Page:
I vividly recall highly emotional encounters with radical separatist women when I was a young feminist, one of whom was my actual sister, on the matter of my then dedicated heterosexuality (synonymous with offering myself up for rape with every sexual act) my disappointing failure to give birth to girl children, the length of my hair, (blonde, which somehow made it worse) my choice of clothing, and my marital status, all of which, it appeared, conspired to brand me a traitor to feminism, and an unreconstructable victim of the patriarchy.
My sister was conflicted, after all we loved each other in our own fraught ways, to the extent that when I decided to give birth to my second child in a bean bag in the sitting room, she wanted to not only be present but to set up her tripod between my legs and record the whole event, including my feminist midwife bringing me to orgasm because she swore it would help. It did.
Never mind, my sister said consolingly, when a male infant fought his way into the world from between my thighs as her camera furiously clicked above both our groans and wails, pity it’s not a girl, but you can’t help it. Her photos I count as among my most precious possessions, and I store them along with vital documents, readily accessible in the event of catastrophe.
In spite of our differences, my sister and I managed to maintain our relationship throughout those tumultuous years of second wave feminism. She was delighted, politically, when I divorced, though somehow she managed to sincerely comfort me and help me with my boys. I nursed her through a massive betrayal by her girlfriend, and, even though I was shocked beyond belief and not a little annoyed considering the shame she’d heaped upon me, into her new relationship with a bloke.
I lost contact with the other radical separatists because I was eventually unable to tolerate their scornful disapproval, and one day a wise woman told me I didn’t have to. This is not to say I don’t owe them: I do. They were some of my most powerful teachers, even if their manner was not always tender. However, whatever our differences we all had one thing in common: our whiteness.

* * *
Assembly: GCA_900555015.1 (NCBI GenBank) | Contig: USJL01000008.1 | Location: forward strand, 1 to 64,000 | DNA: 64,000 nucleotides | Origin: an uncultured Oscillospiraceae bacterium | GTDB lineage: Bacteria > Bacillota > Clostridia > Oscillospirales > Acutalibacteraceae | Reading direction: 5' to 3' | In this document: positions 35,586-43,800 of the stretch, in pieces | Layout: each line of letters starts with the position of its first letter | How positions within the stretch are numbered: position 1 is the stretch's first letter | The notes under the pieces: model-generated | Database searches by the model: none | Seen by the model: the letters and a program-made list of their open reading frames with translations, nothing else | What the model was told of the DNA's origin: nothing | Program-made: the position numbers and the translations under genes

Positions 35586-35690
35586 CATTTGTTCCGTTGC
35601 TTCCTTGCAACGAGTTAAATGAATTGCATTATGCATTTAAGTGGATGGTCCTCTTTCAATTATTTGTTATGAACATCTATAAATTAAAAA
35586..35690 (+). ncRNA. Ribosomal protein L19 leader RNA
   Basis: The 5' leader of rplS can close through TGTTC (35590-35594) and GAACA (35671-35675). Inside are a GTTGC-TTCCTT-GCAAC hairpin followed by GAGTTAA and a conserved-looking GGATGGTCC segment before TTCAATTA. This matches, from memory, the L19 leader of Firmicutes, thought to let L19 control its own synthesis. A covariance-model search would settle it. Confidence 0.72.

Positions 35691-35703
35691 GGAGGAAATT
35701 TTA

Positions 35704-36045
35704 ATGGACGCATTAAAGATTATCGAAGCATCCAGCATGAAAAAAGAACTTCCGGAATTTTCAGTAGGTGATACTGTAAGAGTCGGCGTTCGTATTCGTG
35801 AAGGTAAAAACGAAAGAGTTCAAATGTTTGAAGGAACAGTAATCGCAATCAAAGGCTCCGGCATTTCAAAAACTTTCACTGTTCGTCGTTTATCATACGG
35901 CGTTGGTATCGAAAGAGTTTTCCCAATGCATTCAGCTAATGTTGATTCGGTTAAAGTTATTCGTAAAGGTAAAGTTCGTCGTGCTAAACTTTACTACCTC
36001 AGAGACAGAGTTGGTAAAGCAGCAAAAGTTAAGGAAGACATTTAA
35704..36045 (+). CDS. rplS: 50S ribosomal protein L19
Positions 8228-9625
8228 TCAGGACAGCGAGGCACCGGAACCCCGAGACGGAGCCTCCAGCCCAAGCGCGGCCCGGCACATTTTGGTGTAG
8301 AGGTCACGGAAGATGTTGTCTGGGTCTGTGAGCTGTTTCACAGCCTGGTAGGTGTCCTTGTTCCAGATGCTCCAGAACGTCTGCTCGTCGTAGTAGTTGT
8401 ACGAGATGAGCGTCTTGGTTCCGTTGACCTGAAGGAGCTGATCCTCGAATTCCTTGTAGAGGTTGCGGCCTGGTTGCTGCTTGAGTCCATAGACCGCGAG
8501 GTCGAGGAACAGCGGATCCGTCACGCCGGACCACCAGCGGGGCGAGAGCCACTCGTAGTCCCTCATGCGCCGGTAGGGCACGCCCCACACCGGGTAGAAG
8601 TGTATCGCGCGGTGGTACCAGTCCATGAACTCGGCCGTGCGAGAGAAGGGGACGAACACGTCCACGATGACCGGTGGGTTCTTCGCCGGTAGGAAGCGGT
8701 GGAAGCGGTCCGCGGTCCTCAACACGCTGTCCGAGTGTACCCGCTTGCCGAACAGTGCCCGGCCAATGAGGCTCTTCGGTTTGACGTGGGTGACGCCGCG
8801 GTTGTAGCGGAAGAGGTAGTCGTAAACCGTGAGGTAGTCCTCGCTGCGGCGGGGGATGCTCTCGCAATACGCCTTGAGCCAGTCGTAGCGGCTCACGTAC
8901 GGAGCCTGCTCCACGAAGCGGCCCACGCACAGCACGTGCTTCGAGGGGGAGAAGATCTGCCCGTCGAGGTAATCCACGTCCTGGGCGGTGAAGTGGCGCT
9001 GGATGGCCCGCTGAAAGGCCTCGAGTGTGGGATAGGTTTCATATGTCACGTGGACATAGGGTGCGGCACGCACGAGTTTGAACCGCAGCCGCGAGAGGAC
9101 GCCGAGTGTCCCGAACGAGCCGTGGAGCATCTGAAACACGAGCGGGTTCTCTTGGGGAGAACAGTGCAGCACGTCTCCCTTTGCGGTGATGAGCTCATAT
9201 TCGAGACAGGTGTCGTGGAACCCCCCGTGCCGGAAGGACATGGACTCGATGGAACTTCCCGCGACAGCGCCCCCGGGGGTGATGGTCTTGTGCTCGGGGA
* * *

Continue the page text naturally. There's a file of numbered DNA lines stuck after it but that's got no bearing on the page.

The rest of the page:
All this came back to me today as I read this essay by Michelle Goldberg on feminism’s current Twitter wars. Briefly, Goldberg writes of a “toxic” online culture comprising an ideological war between white feminists and women of colour, a war of such ferocity that some writers describe being afraid to publish for fear of incurring the wrath of “online enforcers” protesting the domination of feminism by privileged white people. There is, Goldberg writes, “…a nascent genre of essays by people who feel emotionally savaged…not because of sexist trolls, but because of the slashing righteousness of other feminists.” People who feel themselves to be marginalised by white privilege complain of the “tone police” who punish them for their anger, and their methods of expressing it.This, in turn has led to “privileged” feminists fearing they are about to step on an ideological landmine, that they will be “insufficiently radical, too nuanced,” as a consequence of their racial privilege.
Next, I read one of the “nascent” essays, written by Glosswitch of the New Statesman, in which the author makes an impassioned argument for not capitulating to what she feels as intimidation from feminists who attempt to trash her. Glosswitch has even coined a term for such a feminist, the misogofeminist, who she believes misrepresents and abuses her online because “…1. I’m a woman and 2. I have a New Statesman blog and am therefore considered excessively ‘privileged.'” White privilege, Glosswitch continues, is “…a line you cross which makes you less credible, less capable of experiencing pain and less capable of acting in good faith.” Glosswitch is supported in her position by Helen Lewis, also of the New Statesman.
I next turned to the Red Light Politics blog. Here I found a post titled “‘Misogofeminists’ and the white men who profit from silencing critique.” The author takes umbrage at Helen Lewis “…equating critiques from Women of Colour to bullying, harassment and now codifying all this behaviour under a new umbrella term ‘misogofeminism,’ or in lay terms ‘when uppity Women of Colour and other marginalised minorities complain that mainstream publications contribute to their marginalisation.'” There follows a deeply interesting analysis, that I strongly recommend, of the misfortunes of the New Statesman and how the publication was pulled back from the brink of ruin by, of all things, feminism, with a link provided to an Independent piece on the topic that begins: